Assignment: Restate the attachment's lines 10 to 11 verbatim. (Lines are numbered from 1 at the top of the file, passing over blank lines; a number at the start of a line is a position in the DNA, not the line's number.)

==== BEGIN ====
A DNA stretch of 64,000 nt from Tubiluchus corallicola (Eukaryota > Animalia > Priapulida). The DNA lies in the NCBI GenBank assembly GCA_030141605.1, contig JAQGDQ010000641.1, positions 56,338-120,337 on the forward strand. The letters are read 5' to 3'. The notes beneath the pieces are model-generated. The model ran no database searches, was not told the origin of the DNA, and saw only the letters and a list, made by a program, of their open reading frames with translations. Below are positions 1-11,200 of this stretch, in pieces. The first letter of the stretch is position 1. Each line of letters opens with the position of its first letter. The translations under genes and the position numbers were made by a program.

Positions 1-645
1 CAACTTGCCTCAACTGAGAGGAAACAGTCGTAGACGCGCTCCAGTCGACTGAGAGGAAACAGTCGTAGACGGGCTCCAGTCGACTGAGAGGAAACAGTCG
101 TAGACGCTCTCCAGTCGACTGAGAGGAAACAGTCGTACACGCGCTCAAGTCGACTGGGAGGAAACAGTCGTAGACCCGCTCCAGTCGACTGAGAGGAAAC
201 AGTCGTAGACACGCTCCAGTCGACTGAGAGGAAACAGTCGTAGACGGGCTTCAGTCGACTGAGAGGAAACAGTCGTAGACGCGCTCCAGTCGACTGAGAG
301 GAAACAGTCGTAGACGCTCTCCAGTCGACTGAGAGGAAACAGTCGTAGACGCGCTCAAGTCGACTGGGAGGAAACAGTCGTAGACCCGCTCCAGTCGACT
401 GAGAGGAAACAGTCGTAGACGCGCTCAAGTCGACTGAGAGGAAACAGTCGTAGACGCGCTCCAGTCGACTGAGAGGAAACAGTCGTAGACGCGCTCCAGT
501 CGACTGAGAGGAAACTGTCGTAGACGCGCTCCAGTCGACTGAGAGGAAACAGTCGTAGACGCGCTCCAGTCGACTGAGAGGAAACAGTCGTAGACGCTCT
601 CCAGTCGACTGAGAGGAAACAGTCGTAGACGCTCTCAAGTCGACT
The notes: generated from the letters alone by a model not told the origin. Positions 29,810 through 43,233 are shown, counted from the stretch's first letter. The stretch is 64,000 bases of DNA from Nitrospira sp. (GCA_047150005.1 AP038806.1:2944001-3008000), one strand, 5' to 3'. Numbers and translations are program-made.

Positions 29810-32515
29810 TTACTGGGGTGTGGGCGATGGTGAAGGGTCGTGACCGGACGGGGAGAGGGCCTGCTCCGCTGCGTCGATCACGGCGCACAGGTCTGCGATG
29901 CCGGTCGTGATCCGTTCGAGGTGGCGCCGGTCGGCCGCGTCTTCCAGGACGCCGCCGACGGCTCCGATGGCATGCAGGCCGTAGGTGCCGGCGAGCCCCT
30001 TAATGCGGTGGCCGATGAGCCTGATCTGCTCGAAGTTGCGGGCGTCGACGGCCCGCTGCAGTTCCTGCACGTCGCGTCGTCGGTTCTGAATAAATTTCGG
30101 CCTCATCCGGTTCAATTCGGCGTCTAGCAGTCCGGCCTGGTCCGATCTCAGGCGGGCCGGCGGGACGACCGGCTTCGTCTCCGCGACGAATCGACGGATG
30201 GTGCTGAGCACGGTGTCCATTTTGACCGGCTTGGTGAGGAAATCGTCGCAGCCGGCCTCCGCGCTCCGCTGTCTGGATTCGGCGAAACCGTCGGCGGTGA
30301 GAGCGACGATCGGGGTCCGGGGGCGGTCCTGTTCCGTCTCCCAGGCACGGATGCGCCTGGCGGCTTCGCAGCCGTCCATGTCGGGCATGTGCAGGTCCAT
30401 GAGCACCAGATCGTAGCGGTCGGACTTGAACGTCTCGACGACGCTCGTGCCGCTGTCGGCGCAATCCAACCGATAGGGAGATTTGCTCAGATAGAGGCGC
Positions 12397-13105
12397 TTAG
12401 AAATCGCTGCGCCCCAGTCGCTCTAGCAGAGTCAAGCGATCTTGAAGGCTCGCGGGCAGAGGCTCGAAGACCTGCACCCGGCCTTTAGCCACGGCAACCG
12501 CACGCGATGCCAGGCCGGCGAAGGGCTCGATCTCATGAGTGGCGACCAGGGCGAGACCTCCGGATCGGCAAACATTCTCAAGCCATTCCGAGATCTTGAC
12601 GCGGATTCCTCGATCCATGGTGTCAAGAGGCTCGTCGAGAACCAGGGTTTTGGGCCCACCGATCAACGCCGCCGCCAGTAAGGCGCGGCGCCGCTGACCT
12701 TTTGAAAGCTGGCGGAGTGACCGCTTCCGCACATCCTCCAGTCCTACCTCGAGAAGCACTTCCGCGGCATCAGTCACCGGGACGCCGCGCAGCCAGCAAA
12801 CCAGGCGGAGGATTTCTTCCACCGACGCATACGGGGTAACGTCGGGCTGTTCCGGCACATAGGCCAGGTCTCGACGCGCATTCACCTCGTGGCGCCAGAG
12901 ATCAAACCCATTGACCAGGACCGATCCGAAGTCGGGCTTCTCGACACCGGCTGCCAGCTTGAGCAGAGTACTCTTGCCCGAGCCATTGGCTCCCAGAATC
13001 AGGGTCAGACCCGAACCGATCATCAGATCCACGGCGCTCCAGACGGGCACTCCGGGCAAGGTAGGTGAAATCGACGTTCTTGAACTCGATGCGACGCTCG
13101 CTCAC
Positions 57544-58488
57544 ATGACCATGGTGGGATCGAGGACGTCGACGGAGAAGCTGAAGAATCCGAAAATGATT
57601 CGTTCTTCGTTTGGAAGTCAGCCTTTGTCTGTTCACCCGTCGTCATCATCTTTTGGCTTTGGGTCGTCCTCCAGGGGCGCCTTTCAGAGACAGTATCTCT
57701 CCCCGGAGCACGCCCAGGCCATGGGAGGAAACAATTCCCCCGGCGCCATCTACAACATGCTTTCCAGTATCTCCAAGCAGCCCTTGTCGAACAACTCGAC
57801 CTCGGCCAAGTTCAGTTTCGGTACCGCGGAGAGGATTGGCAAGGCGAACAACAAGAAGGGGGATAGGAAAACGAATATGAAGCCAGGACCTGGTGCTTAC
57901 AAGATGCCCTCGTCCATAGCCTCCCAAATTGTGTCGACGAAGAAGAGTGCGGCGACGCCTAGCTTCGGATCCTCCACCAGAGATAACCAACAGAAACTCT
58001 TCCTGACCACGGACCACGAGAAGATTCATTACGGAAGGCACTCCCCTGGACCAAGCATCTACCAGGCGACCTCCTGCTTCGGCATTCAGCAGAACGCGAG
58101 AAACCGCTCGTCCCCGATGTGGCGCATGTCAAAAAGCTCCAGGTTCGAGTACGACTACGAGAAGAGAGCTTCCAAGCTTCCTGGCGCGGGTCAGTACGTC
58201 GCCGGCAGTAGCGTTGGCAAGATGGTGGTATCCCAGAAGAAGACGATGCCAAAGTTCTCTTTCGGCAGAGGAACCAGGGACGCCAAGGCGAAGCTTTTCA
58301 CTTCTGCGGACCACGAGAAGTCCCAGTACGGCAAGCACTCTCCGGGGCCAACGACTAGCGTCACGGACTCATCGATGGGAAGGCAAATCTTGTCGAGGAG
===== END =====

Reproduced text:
The notes: generated from the letters alone by a model not told the origin. Positions 29,810 through 43,233 are shown, counted from the stretch's first letter. The stretch is 64,000 bases of DNA from Nitrospira sp. (GCA_047150005.1 AP038806.1:2944001-3008000), one strand, 5' to 3'. Numbers and translations are program-made.

Positions 29810-32515